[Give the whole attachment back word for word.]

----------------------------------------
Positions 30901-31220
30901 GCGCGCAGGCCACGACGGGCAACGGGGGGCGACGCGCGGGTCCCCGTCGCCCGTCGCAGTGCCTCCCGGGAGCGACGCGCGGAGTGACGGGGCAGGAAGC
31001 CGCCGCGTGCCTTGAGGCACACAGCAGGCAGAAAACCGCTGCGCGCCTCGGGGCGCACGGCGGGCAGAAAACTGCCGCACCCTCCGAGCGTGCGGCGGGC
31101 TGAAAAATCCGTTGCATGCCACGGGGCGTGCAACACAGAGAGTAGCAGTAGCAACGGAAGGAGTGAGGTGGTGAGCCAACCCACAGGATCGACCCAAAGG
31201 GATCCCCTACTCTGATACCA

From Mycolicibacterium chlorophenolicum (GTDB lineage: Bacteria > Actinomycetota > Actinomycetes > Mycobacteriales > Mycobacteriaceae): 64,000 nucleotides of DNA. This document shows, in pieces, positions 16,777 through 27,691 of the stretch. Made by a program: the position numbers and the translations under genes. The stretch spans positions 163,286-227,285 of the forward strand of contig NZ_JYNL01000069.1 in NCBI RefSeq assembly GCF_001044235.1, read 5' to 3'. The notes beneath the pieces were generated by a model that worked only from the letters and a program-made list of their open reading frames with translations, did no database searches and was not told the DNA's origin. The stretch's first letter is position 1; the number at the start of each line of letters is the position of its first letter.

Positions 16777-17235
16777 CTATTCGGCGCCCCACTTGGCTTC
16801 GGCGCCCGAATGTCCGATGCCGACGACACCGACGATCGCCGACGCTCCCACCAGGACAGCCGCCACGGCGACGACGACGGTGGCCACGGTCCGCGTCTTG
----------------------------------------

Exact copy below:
Positions 30901-31220
30901 GCGCGCAGGCCACGACGGGCAACGGGGGGCGACGCGCGGGTCCCCGTCGCCCGTCGCAGTGCCTCCCGGGAGCGACGCGCGGAGTGACGGGGCAGGAAGC
31001 CGCCGCGTGCCTTGAGGCACACAGCAGGCAGAAAACCGCTGCGCGCCTCGGGGCGCACGGCGGGCAGAAAACTGCCGCACCCTCCGAGCGTGCGGCGGGC
31101 TGAAAAATCCGTTGCATGCCACGGGGCGTGCAACACAGAGAGTAGCAGTAGCAACGGAAGGAGTGAGGTGGTGAGCCAACCCACAGGATCGACCCAAAGG
31201 GATCCCCTACTCTGATACCA

From Mycolicibacterium chlorophenolicum (GTDB lineage: Bacteria > Actinomycetota > Actinomycetes > Mycobacteriales > Mycobacteriaceae): 64,000 nucleotides of DNA. This document shows, in pieces, positions 16,777 through 27,691 of the stretch. Made by a program: the position numbers and the translations under genes. The stretch spans positions 163,286-227,285 of the forward strand of contig NZ_JYNL01000069.1 in NCBI RefSeq assembly GCF_001044235.1, read 5' to 3'. The notes beneath the pieces were generated by a model that worked only from the letters and a program-made list of their open reading frames with translations, did no database searches and was not told the DNA's origin. The stretch's first letter is position 1; the number at the start of each line of letters is the position of its first letter.

Positions 16777-17235
16777 CTATTCGGCGCCCCACTTGGCTTC
16801 GGCGCCCGAATGTCCGATGCCGACGACACCGACGATCGCCGACGCTCCCACCAGGACAGCCGCCACGGCGACGACGACGGTGGCCACGGTCCGCGTCTTG